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What if John LeClair was never traded to the Flyers?

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02-19-2013, 02:31 AM
  #1
Sticks and Pucks
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What if John LeClair was never traded to the Flyers?

And thus, would not have played with Lindros. Would he still have been a first line forward? Before the trade, he wasn't anything special in Montreal. He was sort of just a throw-in in the Recchi deal. Even in the beginning of the 94-95 season, he had 5 pts in 9 games, on pace for 45 points in a full season which would have been similar to what he had the previous two seasons. So do you guys think LeClair would have developed into a premier power forward had he not been traded to Philly?

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02-19-2013, 03:02 AM
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pdd
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Originally Posted by FirstOverallLine View Post
And thus, would not have played with Lindros. Would he still have been a first line forward? Before the trade, he wasn't anything special in Montreal. He was sort of just a throw-in in the Recchi deal. Even in the beginning of the 94-95 season, he had 5 pts in 9 games, on pace for 45 points in a full season which would have been similar to what he had the previous two seasons. So do you guys think LeClair would have developed into a premier power forward had he not been traded to Philly?
In 94-95, Leclair scored 37 ESP in 46 games. Splitting those totals up, it's 3 in 9 for Montreal and 34 in 37 for Philadelphia. His production at even strength is almost tripled. But there is a huge caveat; he was also playing considerably more time and was now doing it while being the go-to-guy for Eric Lindros, who had a ridiculous season in 94-95.

So the immediate thought is "no, of course not."

But then one must look at the fact that Philadelphia was still a threat and won games while Lindros was injured, which happened often.

In 97-98, Leclair outscored Lindros per-game at even strength while playing all 82 (Lindros missed 19). So I think it's hard to argue that Lindros was the reason for Leclair's success in that season.

Which brings us to the final point; Leclair obviously developed into a premier power forward whether he was playing with Lindros or not. The only question is whether he would have been allowed that opportunity, and I think the overall answer is yes.

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02-19-2013, 03:08 AM
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TheDevilMadeMe
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I think LeClair learned to use his size to his advantage largely because of playing with Lindros, but then became a star in his own right.

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02-19-2013, 03:16 AM
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I think LeClair learned to use his size to his advantage largely because of playing with Lindros, but then became a star in his own right.
Entirely possible.

But looking at alternate realities, if the Leclair trade never happens, and Montreal still trades for Pierre Turgeon, what then? Do they end up putting Leclair with Turgeon? How does that work out if they do? Does Leclair score 30? 40? 50?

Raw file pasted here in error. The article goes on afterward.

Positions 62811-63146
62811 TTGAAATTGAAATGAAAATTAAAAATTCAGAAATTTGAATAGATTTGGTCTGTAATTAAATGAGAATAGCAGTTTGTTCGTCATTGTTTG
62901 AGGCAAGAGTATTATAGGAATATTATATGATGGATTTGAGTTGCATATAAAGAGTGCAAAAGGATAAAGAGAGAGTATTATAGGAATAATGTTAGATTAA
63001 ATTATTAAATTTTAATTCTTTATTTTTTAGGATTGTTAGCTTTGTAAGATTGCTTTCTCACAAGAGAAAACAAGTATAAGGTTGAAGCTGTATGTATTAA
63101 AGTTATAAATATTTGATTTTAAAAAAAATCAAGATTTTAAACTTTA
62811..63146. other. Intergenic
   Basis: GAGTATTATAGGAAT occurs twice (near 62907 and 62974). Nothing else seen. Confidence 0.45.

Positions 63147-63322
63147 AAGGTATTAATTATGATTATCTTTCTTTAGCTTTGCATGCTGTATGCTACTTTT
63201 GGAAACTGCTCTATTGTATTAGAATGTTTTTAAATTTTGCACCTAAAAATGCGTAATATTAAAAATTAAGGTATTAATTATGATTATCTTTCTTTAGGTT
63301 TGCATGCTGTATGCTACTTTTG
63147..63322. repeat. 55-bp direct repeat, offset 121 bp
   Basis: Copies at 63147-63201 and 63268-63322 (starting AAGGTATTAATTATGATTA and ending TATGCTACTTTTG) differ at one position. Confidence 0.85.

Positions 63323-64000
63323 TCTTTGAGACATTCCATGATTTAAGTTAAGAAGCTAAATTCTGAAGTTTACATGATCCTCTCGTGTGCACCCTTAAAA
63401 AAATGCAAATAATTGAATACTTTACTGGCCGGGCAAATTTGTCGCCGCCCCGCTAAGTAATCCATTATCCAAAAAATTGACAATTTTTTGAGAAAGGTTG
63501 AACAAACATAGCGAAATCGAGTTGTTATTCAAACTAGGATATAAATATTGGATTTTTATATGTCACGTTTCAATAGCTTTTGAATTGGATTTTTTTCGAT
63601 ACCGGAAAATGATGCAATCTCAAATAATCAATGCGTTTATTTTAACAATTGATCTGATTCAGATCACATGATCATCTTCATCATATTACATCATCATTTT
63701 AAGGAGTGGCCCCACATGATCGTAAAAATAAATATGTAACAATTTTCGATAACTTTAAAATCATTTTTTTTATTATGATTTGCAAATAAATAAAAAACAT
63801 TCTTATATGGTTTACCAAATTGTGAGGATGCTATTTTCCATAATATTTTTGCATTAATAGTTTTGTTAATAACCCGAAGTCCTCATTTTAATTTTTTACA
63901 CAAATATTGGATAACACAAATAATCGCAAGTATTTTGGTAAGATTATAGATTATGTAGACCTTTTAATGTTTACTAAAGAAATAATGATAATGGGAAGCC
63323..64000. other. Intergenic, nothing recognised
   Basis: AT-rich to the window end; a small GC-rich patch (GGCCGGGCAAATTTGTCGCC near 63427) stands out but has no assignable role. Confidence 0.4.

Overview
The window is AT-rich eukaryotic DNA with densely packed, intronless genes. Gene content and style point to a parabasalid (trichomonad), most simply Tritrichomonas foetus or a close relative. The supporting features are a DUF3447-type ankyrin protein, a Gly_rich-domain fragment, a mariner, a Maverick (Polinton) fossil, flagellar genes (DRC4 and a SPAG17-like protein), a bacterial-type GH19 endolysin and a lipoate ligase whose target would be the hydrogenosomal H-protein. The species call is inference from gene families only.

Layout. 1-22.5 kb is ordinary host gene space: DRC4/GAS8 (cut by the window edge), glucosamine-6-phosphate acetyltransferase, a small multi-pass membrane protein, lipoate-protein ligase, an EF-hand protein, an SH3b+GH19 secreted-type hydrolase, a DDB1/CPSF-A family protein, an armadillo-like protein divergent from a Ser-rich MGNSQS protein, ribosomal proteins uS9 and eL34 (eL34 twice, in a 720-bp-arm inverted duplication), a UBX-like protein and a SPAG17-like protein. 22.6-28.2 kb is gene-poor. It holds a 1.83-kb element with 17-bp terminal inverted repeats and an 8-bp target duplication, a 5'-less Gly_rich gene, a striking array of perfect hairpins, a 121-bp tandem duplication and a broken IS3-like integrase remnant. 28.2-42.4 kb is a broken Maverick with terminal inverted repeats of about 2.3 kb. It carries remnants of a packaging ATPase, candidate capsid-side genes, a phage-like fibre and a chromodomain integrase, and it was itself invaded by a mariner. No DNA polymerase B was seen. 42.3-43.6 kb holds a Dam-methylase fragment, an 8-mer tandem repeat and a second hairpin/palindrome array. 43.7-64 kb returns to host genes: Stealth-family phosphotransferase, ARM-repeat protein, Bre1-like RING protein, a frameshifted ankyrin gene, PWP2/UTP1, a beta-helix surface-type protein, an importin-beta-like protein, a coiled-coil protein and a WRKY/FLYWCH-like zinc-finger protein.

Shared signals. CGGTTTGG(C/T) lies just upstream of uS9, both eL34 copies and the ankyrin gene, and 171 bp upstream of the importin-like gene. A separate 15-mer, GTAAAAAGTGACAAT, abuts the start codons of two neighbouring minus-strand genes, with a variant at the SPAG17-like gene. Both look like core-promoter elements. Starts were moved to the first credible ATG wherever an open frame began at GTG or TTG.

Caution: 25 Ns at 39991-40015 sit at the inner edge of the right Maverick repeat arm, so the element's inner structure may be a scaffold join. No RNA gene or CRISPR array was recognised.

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02-19-2013, 04:48 AM
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I think LeClair learned to use his size to his advantage largely because of playing with Lindros, but then became a star in his own right.
This. Many posters here have shown that LeClair's production stayed pretty much the same when Lindros was out of the lineup. He was definitely not just a product of Lindros, he was a superstar in his own right. But it is a good question as to whether he would have learned those skills and developed the same way had he not played with Lindros in the first place.

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02-19-2013, 06:42 AM
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Psycho Papa Joe
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He would never have developed into a 50 goal scorer on the Habs. I had hopes for him back then and you could see the talent, but IMO his upside with the habs was 70 pts.

Interesting tidbit though. In 1993 his coach, Demers, was calling him the next Kevin Stevens. Demers was laughed at. Demers obviously knew something we all didn't.

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02-19-2013, 12:54 PM
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Sticks and Pucks
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Interesting tidbit though. In 1993 his coach, Demers, was calling him the next Kevin Stevens. Demers was laughed at. Demers obviously knew something we all didn't.
That's pretty remarkable considering Stevens was also a late blooming American who didn't develop into the power forward that he was until he was in his mid 20s. Demers was quite right.

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02-19-2013, 01:07 PM
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I think we need to refine the question- and make sure we avoid that unmistakable aroma of freshly-picked-cherries...

I think we can divide LeClair's career profile into four relatively discrete categories:

A) LeClair of Montréal (not really comparable to any subsequent LeClair manifestations)
B) LeClair with Lindros
C) LeClair on Philly, with Lindros injured*
D) LeClair, post-Lindros departure.

Just sort of a thought- surely there's something LeClair himself has said at some time- something that's part of the public record, relative to his performance in the above circumstances. And if there is, perhaps we might take his word for it...